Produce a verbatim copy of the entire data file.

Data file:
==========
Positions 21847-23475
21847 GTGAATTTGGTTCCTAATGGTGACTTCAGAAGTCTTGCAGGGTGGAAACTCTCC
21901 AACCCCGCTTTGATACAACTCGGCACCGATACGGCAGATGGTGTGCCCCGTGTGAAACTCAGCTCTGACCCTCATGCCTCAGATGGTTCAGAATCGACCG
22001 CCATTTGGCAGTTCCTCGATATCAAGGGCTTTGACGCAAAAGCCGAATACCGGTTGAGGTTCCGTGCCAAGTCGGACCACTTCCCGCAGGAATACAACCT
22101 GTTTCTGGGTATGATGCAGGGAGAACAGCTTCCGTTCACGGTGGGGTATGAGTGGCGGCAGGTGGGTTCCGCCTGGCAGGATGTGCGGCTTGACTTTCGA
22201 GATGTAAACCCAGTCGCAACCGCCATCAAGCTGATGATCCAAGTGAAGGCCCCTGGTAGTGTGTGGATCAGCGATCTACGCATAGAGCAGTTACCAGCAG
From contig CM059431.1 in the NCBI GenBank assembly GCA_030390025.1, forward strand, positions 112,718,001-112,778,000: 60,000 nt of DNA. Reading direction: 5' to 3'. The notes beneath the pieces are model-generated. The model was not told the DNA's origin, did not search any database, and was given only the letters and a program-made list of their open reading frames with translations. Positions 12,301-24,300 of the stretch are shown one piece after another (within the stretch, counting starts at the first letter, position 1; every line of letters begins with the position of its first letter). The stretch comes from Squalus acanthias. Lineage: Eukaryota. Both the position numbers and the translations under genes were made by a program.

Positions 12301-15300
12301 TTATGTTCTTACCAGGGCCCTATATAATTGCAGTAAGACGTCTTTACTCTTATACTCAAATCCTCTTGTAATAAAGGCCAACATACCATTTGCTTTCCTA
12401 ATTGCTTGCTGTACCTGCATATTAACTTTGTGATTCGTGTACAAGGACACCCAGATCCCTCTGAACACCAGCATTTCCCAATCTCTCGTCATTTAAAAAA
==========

Positions 21847-23475
21847 GTGAATTTGGTTCCTAATGGTGACTTCAGAAGTCTTGCAGGGTGGAAACTCTCC
21901 AACCCCGCTTTGATACAACTCGGCACCGATACGGCAGATGGTGTGCCCCGTGTGAAACTCAGCTCTGACCCTCATGCCTCAGATGGTTCAGAATCGACCG
22001 CCATTTGGCAGTTCCTCGATATCAAGGGCTTTGACGCAAAAGCCGAATACCGGTTGAGGTTCCGTGCCAAGTCGGACCACTTCCCGCAGGAATACAACCT
22101 GTTTCTGGGTATGATGCAGGGAGAACAGCTTCCGTTCACGGTGGGGTATGAGTGGCGGCAGGTGGGTTCCGCCTGGCAGGATGTGCGGCTTGACTTTCGA
22201 GATGTAAACCCAGTCGCAACCGCCATCAAGCTGATGATCCAAGTGAAGGCCCCTGGTAGTGTGTGGATCAGCGATCTACGCATAGAGCAGTTACCAGCAG
From contig CM059431.1 in the NCBI GenBank assembly GCA_030390025.1, forward strand, positions 112,718,001-112,778,000: 60,000 nt of DNA. Reading direction: 5' to 3'. The notes beneath the pieces are model-generated. The model was not told the DNA's origin, did not search any database, and was given only the letters and a program-made list of their open reading frames with translations. Positions 12,301-24,300 of the stretch are shown one piece after another (within the stretch, counting starts at the first letter, position 1; every line of letters begins with the position of its first letter). The stretch comes from Squalus acanthias. Lineage: Eukaryota. Both the position numbers and the translations under genes were made by a program.

Positions 12301-15300
12301 TTATGTTCTTACCAGGGCCCTATATAATTGCAGTAAGACGTCTTTACTCTTATACTCAAATCCTCTTGTAATAAAGGCCAACATACCATTTGCTTTCCTA
12401 ATTGCTTGCTGTACCTGCATATTAACTTTGTGATTCGTGTACAAGGACACCCAGATCCCTCTGAACACCAGCATTTCCCAATCTCTCGTCATTTAAAAAA